Christensen, C. (2013). The innovator's dilemma: when new technologies cause great firms to fail. Harvard Business Review Press.

Ding, R. (2016). Innovation efficiency of high-tech industries in China (Doctoral dissertation, University of Nottingham).

Dos Santos Faria, P. I. (2014). The executive compensation: Pay-for-performance or innovation in high technology firms (Doctoral dissertation, Universidade do Porto (Portugal)).

Dosi, G. (1988). The nature of the innovative process. In G. Dosi, C. Freeman, R. Nelson, G. Silverberg, & L. Soete (Eds.), Technical Change and Economic Theory. London, NY: Pinter Publishers.

Haltiwanger, J., Hathaway, I., Miranda, J. (2014). Declining business dynamism in the US high-technology sector. Ewing Marion Kauffman Foundation.

Keeble, D., Wilkinson, F. (2017). High-technology clusters, networking and collective learning in Europe. Routledge.

Laliberté, G. (2010). Innovation In High Technology (1/2). Retrieved June 5, 2018, from:

McKinley, W., Latham, S., Braun, M. (2014). Organizational decline and innovation: Turnarounds and downward spirals. Academy of Management Review, 39, 88-110.

Moriarty, R. T., Kosnik, T. J. (1989). High-tech marketing: concepts, continuity, and change. MIT Sloan Management Review, 30(4), 7.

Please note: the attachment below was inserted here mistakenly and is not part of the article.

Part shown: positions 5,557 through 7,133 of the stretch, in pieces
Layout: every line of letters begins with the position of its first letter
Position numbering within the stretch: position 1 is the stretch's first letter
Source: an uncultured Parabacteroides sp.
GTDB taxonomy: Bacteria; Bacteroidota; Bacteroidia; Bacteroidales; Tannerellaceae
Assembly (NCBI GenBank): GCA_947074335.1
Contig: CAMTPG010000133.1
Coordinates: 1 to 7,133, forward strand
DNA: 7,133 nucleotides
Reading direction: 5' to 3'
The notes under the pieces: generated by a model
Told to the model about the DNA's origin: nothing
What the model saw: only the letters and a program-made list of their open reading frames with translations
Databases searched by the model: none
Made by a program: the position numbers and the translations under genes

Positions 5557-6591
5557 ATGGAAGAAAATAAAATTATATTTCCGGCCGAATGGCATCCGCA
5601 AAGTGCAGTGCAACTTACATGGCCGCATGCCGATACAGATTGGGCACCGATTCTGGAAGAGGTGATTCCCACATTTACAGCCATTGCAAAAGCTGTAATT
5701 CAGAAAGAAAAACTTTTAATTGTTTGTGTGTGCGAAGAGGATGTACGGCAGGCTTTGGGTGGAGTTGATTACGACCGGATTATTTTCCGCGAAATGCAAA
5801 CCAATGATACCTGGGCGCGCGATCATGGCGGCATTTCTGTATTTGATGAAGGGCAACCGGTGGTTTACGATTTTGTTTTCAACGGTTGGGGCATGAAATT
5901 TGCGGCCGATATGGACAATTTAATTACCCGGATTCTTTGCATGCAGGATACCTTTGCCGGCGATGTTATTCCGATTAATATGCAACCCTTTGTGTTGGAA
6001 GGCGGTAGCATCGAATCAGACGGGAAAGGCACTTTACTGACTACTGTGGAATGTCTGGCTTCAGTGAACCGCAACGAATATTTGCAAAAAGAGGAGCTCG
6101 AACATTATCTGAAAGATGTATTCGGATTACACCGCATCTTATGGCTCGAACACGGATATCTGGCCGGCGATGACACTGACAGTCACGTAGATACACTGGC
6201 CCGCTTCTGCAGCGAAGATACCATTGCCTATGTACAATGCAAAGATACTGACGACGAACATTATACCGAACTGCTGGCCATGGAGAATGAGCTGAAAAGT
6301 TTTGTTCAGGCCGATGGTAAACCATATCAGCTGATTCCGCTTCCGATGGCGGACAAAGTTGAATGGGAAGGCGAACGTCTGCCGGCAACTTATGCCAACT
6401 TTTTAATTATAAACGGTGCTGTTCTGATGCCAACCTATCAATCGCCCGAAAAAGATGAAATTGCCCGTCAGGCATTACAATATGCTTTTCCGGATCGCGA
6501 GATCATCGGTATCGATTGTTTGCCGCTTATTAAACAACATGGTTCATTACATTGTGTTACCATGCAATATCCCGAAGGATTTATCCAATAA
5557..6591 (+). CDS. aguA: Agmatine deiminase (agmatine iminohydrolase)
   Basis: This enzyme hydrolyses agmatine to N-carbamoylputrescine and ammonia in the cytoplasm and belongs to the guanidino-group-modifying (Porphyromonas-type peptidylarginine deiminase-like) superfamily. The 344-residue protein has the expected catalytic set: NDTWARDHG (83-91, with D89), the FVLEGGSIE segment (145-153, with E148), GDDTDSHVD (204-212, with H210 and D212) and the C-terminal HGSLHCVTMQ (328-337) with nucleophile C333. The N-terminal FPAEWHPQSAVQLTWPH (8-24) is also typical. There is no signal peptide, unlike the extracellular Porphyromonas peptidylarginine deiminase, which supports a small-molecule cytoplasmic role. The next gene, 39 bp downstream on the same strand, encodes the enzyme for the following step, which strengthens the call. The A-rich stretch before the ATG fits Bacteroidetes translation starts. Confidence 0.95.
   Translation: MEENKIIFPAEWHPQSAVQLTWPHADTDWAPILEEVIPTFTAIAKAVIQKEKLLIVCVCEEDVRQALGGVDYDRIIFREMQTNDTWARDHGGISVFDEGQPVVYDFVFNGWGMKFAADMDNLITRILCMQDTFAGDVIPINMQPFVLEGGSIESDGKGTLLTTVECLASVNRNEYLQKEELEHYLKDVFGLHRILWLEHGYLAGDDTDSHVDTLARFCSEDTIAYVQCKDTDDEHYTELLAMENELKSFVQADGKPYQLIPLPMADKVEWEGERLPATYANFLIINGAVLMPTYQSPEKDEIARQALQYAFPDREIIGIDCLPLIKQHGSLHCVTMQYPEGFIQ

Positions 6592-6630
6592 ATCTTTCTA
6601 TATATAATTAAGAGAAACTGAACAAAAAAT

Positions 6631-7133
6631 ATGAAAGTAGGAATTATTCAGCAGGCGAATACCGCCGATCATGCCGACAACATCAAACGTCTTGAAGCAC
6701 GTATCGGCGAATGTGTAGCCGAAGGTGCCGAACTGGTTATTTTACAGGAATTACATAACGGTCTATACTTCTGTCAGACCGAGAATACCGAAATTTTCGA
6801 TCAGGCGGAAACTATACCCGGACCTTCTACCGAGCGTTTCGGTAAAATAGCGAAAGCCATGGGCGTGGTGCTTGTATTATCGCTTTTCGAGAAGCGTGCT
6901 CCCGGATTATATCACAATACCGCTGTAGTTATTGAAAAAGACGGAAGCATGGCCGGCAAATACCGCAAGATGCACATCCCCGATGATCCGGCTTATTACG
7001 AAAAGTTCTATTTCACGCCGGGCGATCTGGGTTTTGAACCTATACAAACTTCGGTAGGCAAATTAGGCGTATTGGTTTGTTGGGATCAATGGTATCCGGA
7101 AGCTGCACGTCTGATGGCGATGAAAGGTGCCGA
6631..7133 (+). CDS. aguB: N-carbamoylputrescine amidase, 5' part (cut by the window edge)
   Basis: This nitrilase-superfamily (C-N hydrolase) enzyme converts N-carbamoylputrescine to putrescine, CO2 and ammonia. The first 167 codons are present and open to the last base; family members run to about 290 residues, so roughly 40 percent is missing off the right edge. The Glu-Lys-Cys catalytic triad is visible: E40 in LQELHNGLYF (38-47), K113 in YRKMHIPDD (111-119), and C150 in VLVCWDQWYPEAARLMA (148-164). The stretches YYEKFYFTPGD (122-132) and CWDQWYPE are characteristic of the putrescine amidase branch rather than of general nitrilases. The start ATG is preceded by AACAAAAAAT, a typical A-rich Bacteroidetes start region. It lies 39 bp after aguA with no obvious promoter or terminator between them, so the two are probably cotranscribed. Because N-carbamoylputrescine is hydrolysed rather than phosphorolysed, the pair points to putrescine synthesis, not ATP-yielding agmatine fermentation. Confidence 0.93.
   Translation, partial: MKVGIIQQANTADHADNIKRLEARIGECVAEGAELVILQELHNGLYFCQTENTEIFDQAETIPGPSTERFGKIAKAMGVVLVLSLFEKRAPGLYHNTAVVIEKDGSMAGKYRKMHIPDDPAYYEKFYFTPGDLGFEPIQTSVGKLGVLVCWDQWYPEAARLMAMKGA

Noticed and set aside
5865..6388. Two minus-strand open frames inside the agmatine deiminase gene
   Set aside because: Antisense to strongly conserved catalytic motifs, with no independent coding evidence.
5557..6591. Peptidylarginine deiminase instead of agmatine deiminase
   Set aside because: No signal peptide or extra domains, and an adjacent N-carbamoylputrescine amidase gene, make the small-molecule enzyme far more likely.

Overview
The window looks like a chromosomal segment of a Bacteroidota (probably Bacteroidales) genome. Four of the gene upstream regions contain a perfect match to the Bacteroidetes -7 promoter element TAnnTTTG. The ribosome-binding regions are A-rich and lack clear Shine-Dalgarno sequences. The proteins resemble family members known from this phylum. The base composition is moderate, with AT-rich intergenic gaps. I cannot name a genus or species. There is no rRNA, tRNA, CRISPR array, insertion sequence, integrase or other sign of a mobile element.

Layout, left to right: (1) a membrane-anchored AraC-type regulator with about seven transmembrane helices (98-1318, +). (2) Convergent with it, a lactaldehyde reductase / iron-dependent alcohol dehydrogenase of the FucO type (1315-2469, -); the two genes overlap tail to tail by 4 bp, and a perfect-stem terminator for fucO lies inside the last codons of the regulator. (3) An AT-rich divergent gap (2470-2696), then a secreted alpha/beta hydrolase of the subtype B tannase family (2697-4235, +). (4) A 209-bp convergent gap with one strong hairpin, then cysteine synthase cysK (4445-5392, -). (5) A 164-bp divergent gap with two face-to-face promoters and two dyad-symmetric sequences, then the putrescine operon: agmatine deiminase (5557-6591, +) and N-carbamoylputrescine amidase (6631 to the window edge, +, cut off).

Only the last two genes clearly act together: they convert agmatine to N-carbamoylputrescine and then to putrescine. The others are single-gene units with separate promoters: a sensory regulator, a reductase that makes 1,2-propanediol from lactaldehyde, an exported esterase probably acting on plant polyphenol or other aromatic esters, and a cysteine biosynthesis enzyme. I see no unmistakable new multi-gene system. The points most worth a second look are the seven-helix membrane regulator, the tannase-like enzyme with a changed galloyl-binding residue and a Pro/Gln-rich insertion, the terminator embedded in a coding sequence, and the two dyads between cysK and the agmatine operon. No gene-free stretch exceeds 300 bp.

Mukhtar, D. (2016). Implementation of technology driven policy initiatives in emerging economies: the case of Malaysia's Commercialization of Research and Development Fund (Doctoral dissertation, Nottingham Trent University).

Nahm, J. M. (2014). Varieties of Innovation: The Creation of Wind and Solar Industries in China, Germany, and the United States. Cambridge: Massachusetts Institute of Technology.

O’Sullivan, D., Dooley, L. (2009). Applying innovation. Thousand Oakes, CA: SAGE Publications.

OECD/Eurostat (2005). Oslo Manual: Guidelines for Collecting and Interpreting Innovation Data, 3rd Edition, The Measurement of Scientific and Technological Activities, OECD Publishing, Paris. Retrieved from:

Rogers, E. M. (2010). Diffusion of innovations. Simon and Schuster.

Schumpeter, J. (2011). Theory of Economic Development: An Inquiry into Profits, Capital, Credit, Interest, and the Business Cycle. Ukrainian translation by V. Starko. Kyiv, Publishing House of “Kyiv-Mohyla Academy”. (in Ukrainian)

Shanklin, W. L., Ryans, J. K., Ryans, J. C. (1987). Essentials of marketing high technology. Lexington Books.

Shaver, E. F. (2014). The many definitions of innovation. Retrieved June 12, 2018, from:

Skyba, І. P. (2014). Іnstrumentalne znannia і vysokі tekhnolohіi [Instrumental knowledge and high technologies.]. Naukovі zapysky KUTEP, 282-293. Retrieved June 13, 2018, from:

Taalbi, J. (2017). What drives innovation? Evidence from economic history. Research Policy, 46(8), 1437-1453. Retrieved from:

Tidd, J., Bessant, J. (2014). Strategic innovation management. John Wiley & Sons.

West, M. A., Farr, J. L. (1990). Innovation at work. Innovation and creativity at work: Psychological and organizational strategies. Chichester: Wiley.

Witzel, E. W. (2014). Wheel of innovation: How leaders' attitudes and behaviors drive disruptive technology in the US Navy. Andrews University.

World Bank. International Economics Dept. Development Data Group (2017). World development indicators. World bank. Retrieved June 13, 2018, from: